Yahoo announced Wednesday that it was hacked in April 2013, compromising the data of more than one billion users.
News of the 2013 cyberattack, believed to be the largest in U.S. history, comes on the heels of a 2014 Yahoo breach, which was revealed in September, which affected at least 500,000 accounts, according to Reuters. Verizon had threatened to walk away from a $4.83 billion agreement to purchase Yahoo after the first hacking incident was announced, the news service noted.
"As we previously disclosed in November, law enforcement provided us with data files that a third party claimed was Yahoo user data," Bob Lord, Yahoo's chief information security officer, said in a statement on Yahoo Tuesday. "We analyzed this data with the assistance of outside forensic experts and found that it appears to be Yahoo user data.
"Based on further analysis of this data by the forensic experts, we believe an unauthorized third party, in August 2013, stole data associated with more than one billion user accounts. We have not been able to identify the intrusion associated with this theft. We believe this incident is likely distinct from the incident we disclosed on Sept. 22, 2016," Lord's statement continued.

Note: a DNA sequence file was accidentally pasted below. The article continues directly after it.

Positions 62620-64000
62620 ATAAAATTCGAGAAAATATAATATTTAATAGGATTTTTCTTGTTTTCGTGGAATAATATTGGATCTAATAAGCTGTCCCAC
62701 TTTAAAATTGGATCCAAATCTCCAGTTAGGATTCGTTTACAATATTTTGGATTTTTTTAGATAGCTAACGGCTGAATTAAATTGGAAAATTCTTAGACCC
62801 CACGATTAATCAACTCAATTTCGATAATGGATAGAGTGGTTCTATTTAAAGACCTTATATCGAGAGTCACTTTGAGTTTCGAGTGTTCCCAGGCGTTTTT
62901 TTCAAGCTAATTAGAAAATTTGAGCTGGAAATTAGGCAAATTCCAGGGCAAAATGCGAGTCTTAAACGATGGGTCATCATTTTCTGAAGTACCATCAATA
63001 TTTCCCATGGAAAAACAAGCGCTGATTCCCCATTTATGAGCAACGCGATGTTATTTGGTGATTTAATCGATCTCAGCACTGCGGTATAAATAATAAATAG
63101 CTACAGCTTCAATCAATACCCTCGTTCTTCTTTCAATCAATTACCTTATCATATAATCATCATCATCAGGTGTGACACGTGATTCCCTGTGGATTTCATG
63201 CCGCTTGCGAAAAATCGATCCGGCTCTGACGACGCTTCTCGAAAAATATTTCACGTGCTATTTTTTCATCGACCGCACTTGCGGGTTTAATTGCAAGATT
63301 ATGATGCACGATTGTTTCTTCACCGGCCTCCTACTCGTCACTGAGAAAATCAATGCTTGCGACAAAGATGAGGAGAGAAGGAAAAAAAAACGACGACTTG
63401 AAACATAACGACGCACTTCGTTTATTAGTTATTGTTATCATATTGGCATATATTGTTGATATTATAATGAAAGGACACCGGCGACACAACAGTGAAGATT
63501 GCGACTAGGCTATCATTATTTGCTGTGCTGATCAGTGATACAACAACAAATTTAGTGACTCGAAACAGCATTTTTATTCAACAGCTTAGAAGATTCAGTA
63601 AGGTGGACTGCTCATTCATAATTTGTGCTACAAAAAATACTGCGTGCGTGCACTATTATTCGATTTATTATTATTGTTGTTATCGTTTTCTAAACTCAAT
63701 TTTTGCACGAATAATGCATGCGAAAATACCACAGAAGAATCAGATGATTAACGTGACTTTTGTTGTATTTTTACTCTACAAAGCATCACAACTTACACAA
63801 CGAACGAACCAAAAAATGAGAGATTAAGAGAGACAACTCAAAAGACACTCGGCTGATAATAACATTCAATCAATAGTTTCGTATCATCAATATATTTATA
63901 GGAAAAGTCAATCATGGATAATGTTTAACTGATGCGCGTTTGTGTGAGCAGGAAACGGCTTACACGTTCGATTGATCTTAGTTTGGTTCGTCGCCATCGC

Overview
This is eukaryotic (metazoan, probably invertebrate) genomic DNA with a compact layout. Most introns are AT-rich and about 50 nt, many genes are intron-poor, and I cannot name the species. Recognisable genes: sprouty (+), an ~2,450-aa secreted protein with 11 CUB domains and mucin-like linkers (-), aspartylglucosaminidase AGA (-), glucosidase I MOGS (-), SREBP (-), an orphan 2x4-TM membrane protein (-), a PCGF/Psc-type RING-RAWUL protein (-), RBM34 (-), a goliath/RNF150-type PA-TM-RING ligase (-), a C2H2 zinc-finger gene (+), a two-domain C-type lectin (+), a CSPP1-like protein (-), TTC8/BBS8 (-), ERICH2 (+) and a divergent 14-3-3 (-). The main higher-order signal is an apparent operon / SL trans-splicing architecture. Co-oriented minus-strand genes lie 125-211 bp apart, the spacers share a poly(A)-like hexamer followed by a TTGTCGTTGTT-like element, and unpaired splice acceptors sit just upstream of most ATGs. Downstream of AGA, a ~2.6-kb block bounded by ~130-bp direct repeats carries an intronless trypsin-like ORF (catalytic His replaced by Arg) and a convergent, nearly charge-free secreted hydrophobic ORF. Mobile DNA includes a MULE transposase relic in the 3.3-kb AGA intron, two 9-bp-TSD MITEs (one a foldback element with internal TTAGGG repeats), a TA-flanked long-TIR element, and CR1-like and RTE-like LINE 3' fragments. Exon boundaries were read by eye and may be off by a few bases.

Lord wrote that the stolen information could have included names, email addresses, telephone numbers, dates of birth, hashed passwords and, in some cases, encrypted or unencrypted security questions and answers.
He wrote in the Yahoo statement that it appeared the stolen information did not include passwords in clear text, payment card data, or bank account information.
Lord suggested that the Yahoo users changer their passwords and security questions, review their accounts for suspicious activities, and be cautious about unsolicited communication that ask for personal information, including emails that ask you to download attachments.
"We are notifying potentially affected users and have taken steps to secure their accounts, including requiring users to change their passwords," Lord wrote. "We have also invalidated unencrypted security questions and answers so that they cannot be used to access an account."
In July, Verizon agreed to buy Yahoo, but its earlier hacking disclosure led to the speculation that the company might demand a $1 billion discount on its purchase, reported TechCrunch.
"As we've said all along, we will evaluate the situation as Yahoo continues its investigation," a Verizon spokesperson told TechCrunch Wednesday. "We will review the impact of this new development before reaching any final conclusions."
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